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How to Make Beef Barley Halloween Soup - The Story of an Edible Halloween Tradition In An Unexpected Recipe

Updated on October 6, 2012

Memories of Halloweens Past

"Howdy Pardner..I think there's a snake in my boot..."  My son as Cowboy Woody, Halloween 1998.
"Howdy Pardner..I think there's a snake in my boot..." My son as Cowboy Woody, Halloween 1998. | Source
My daughter and a friend playing the "Mummy Wrap" game.  Halloween 2003
My daughter and a friend playing the "Mummy Wrap" game. Halloween 2003 | Source

The Story of Halloween Soup

The way to a time honored and cherished tradition can sometimes be found on the most unsuspecting or unexpected paths.

Eighteen years ago, on my son's first Halloween, we were living about two hours away from all of our immediate family, and because it was his first Halloween, all of the grandparents, a couple of the aunts, and a few friends, decided that they would come to us for the evening. Of course, this was not a well thought out pre-planned event, but one of those; oh how wonderful! You're all coming when? Tonight!? Events that predictably happen to you at two-thirty in the afternoon, while you are at work, and your house hasn't been cleaned, and you haven't the slightest idea what you're going to feed all those unexpected guests.

Arriving at home, I straightened up the house, enlisted my husband to clean the bathrooms, and set about trying to figure out what I could make quickly, from the ingredients I had on hand, that would feed all those extra mouths. A frantic searching of my cookbooks and recipes paid off in the form of a perfect hearty rib-sticking soup that promised not only to be filling, but to go the extra distance as well. Only one problem stood in my way; I had some of the ingredients already in my pantry or refrigerator; but I didn't have them all, and with dusk, trick-or-treaters, and my impending company, all looming just over the horizon, there was no time to waste, not even for the quickest of trips to a grocery store.

Overcoming the urge to hyperventilate right there in the middle of my kitchen, I took a deep breath and then did exactly what my father the Marine had been telling me to do all of my life; I improvised, I adapted, and I overcame.

Necessity is the Mother of Invention

.First, I read carefully through the list of ingredients in the recipe and set about retrieving all the items that I did have. Then I began a second read through, stopping at each of the missing ingredients, and set my brain and the handy list of substitutions in the back of my mom's old Betty Crocker Cookbook to work on replacing the others. It turned out that this was not nearly as difficult as I had anticipated, and in relatively no time at all I had everything I needed assembled on the counter before me. With the main course nearly a fait accompli, I turned my attention to side dishes and dessert.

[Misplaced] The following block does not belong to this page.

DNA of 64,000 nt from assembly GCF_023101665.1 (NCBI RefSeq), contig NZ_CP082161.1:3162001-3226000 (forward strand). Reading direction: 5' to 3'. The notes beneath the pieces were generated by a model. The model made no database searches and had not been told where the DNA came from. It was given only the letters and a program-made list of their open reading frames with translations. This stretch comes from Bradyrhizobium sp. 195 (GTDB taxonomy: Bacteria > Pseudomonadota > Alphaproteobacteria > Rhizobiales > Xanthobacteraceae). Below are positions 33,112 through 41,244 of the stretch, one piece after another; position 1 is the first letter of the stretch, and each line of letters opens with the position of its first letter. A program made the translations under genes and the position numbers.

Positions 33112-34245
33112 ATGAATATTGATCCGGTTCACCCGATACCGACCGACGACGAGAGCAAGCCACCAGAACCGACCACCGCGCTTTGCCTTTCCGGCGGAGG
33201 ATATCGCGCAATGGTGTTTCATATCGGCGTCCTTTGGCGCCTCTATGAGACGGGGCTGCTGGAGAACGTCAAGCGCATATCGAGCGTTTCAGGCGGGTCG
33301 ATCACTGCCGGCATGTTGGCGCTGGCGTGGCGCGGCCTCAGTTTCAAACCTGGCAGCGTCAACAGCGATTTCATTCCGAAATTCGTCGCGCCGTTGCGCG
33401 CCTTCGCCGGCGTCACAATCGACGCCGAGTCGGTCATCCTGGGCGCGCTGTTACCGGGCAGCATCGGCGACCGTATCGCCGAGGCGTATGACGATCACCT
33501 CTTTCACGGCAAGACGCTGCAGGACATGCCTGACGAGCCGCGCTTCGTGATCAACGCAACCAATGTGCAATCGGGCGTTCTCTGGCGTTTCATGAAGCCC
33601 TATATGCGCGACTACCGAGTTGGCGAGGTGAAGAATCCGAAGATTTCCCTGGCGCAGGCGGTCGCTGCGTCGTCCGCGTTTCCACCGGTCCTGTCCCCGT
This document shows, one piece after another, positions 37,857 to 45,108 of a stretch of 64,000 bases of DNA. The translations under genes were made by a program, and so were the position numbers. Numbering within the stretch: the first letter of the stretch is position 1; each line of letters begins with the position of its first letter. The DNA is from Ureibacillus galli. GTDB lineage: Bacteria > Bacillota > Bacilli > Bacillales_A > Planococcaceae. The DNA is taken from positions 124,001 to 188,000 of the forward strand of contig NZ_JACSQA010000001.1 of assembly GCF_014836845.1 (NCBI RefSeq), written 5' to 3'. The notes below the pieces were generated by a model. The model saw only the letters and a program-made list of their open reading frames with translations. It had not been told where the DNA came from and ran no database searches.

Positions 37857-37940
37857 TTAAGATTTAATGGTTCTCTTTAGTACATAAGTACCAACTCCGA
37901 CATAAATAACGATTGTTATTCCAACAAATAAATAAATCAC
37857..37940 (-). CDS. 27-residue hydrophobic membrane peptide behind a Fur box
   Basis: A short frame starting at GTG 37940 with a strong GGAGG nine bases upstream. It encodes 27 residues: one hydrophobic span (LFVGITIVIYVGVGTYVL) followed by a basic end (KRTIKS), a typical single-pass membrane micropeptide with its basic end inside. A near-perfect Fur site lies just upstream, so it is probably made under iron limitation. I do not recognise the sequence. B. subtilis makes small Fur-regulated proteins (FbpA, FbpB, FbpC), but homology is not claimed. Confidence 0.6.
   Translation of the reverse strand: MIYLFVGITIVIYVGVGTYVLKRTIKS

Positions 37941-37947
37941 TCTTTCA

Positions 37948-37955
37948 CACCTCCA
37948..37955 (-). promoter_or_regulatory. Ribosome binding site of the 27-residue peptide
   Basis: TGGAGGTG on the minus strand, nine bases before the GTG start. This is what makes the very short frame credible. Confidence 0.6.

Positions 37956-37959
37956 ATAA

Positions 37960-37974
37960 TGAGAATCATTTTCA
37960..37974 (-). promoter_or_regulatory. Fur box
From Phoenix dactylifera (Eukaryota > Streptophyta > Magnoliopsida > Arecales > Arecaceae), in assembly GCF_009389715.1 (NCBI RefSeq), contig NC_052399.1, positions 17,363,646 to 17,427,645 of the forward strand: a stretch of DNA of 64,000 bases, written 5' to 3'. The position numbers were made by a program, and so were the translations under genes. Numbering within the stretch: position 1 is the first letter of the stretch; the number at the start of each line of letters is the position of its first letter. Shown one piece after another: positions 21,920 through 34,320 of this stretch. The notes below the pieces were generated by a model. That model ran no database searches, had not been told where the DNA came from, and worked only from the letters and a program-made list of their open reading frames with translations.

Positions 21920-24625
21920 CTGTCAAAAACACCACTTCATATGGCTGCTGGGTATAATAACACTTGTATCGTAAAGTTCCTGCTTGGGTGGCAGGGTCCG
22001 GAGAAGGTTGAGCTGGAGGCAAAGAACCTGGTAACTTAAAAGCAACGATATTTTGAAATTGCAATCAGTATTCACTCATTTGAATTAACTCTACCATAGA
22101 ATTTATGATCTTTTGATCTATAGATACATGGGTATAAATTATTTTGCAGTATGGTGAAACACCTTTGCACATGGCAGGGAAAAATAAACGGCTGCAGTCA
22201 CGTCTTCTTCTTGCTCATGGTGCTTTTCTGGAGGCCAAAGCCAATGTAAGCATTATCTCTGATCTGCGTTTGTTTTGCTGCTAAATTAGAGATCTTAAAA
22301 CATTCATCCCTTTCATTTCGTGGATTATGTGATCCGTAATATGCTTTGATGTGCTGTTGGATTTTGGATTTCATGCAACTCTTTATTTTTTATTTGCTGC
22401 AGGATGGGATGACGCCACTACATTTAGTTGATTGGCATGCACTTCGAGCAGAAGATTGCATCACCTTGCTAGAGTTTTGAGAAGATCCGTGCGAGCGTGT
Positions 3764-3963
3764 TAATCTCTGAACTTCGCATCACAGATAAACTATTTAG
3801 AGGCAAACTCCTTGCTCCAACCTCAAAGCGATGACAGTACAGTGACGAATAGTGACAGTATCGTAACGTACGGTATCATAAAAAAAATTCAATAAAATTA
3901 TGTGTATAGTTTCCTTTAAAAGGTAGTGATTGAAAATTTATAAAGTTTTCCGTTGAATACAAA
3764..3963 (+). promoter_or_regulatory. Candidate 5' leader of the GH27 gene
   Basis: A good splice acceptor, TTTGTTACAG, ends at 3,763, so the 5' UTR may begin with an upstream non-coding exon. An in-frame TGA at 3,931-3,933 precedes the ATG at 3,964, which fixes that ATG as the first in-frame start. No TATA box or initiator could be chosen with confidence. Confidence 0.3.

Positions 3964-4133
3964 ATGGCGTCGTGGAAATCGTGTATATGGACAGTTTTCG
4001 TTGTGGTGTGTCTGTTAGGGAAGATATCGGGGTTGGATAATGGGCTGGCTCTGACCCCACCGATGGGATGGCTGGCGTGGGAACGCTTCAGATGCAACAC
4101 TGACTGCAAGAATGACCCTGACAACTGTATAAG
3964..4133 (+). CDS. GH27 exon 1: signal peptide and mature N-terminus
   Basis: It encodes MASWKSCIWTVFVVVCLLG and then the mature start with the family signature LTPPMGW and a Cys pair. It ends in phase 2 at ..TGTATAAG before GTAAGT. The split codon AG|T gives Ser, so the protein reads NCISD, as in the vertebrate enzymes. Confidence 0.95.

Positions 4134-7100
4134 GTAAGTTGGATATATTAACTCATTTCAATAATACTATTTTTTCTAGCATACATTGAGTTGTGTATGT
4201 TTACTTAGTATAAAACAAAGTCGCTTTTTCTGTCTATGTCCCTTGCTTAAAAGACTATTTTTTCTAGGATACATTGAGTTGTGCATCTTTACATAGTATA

Thanks to my husband’s serious addiction to a bed-time bowl of ice cream, and my sweet tooth, there were three kinds of ice cream, and a Sarah Lee pound cake in the freezer, as well as a cookie jar full of chocolate chip cookies I had baked the Saturday before, making dessert an easy fix; but what would I do about side dishes? With the clock ticking down, my on-hand resources and my time both being limited, I decided that it was time to call for reinforcements. A quick call to my mother-in-law to request that she stop in route to pick up a couple of loaves of thick crusty sourdough bread, followed by a second call to my father for a big bag of salad, a couple of tomatoes, and a bottle of Italian dressing, and voila! My crisis was suddenly averted.

As I chopped, diced, and browned the soup components (about twenty minutes prep time) my husband wrestled our five month old son into his Winnie the Pooh costume and gave him a bottle. Just as the sun slid completely from sight, and with the nearly done soup simmering on the stove, our guests arrived, nearly en masse, just in time to see the first of the trick-or-treaters.

Dinner was served buffet style, with the soup being ladled straight from the pot on the stove as we all took turns oohing and awing over the assorted ghosts, goblins, and princesses who came calling for their treats. I scored major hostessing points that evening, as what had only a few hours before seemed to me to be an impossible and bothersome feat, became the treasured memory of my son’s first Halloween.

The True Magic of Halloween Soup

I made this soup again the following year for my daughter's first Halloween, and then the following year, and the one after that as well. Somewhere in the midst of those years my niece and two older children had begun to call it Halloween Soup, and by the time that my husband was again up for orders, the making of my improvised soup had become as much a part of our Halloween as the buying of candy and the making of costumes.